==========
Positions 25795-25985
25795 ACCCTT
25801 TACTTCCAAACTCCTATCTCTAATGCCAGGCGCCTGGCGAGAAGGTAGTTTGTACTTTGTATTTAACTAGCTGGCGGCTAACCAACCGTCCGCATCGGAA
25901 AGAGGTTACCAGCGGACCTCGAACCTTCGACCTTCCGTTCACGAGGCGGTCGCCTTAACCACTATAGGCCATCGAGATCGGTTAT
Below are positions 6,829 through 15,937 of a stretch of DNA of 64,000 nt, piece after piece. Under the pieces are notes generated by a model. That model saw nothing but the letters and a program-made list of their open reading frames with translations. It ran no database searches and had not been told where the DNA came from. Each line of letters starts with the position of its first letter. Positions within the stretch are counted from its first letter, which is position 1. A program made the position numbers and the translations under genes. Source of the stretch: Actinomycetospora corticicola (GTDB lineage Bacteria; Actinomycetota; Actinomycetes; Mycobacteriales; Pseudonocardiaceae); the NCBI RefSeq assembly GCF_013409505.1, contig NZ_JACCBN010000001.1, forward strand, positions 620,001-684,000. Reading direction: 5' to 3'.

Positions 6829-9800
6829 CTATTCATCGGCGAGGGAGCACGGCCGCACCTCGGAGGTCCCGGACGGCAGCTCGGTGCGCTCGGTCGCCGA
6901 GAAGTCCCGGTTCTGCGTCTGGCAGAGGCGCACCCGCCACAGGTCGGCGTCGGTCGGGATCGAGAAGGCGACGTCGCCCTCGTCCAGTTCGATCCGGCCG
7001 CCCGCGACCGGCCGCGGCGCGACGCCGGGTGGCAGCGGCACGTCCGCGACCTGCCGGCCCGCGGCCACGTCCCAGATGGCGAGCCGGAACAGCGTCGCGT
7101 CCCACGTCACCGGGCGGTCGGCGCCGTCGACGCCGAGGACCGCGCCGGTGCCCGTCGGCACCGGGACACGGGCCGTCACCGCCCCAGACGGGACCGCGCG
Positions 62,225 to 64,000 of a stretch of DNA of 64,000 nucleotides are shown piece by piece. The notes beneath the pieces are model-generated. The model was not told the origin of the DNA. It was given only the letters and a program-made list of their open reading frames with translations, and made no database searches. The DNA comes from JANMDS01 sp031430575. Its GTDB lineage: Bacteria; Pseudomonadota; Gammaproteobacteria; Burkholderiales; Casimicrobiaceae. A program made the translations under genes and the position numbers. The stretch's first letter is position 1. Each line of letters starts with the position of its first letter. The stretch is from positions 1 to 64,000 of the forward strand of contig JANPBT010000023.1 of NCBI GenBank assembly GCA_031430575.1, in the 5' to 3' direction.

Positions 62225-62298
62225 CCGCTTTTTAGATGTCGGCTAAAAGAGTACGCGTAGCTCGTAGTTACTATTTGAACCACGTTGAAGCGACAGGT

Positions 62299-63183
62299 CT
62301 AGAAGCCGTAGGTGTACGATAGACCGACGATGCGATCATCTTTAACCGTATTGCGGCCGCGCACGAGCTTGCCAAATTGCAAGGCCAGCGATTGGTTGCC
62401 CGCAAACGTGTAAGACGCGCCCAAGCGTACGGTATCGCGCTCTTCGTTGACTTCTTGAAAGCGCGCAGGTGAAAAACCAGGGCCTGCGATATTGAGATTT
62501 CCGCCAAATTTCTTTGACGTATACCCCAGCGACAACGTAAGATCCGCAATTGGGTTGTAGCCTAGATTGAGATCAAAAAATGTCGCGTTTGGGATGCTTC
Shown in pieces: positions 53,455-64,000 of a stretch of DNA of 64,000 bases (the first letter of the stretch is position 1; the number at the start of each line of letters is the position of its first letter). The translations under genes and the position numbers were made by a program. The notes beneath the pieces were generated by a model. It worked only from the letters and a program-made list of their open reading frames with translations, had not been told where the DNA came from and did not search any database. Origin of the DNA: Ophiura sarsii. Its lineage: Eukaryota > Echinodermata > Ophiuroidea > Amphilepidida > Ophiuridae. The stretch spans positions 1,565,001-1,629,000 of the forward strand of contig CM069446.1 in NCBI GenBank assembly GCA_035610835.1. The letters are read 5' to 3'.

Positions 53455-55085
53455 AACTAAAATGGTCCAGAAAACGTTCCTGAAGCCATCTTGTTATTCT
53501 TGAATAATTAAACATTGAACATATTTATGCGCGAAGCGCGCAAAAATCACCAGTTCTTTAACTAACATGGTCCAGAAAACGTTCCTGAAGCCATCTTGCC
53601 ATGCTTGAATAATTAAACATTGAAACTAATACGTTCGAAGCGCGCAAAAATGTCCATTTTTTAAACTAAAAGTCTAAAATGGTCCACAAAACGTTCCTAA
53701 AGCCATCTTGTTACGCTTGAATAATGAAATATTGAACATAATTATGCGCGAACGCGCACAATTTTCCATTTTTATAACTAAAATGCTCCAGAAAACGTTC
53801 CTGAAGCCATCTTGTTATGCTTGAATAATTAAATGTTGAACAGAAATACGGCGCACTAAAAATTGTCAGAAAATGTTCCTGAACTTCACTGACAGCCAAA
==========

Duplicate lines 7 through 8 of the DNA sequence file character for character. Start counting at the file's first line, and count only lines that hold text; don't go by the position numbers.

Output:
6829 CTATTCATCGGCGAGGGAGCACGGCCGCACCTCGGAGGTCCCGGACGGCAGCTCGGTGCGCTCGGTCGCCGA
6901 GAAGTCCCGGTTCTGCGTCTGGCAGAGGCGCACCCGCCACAGGTCGGCGTCGGTCGGGATCGAGAAGGCGACGTCGCCCTCGTCCAGTTCGATCCGGCCG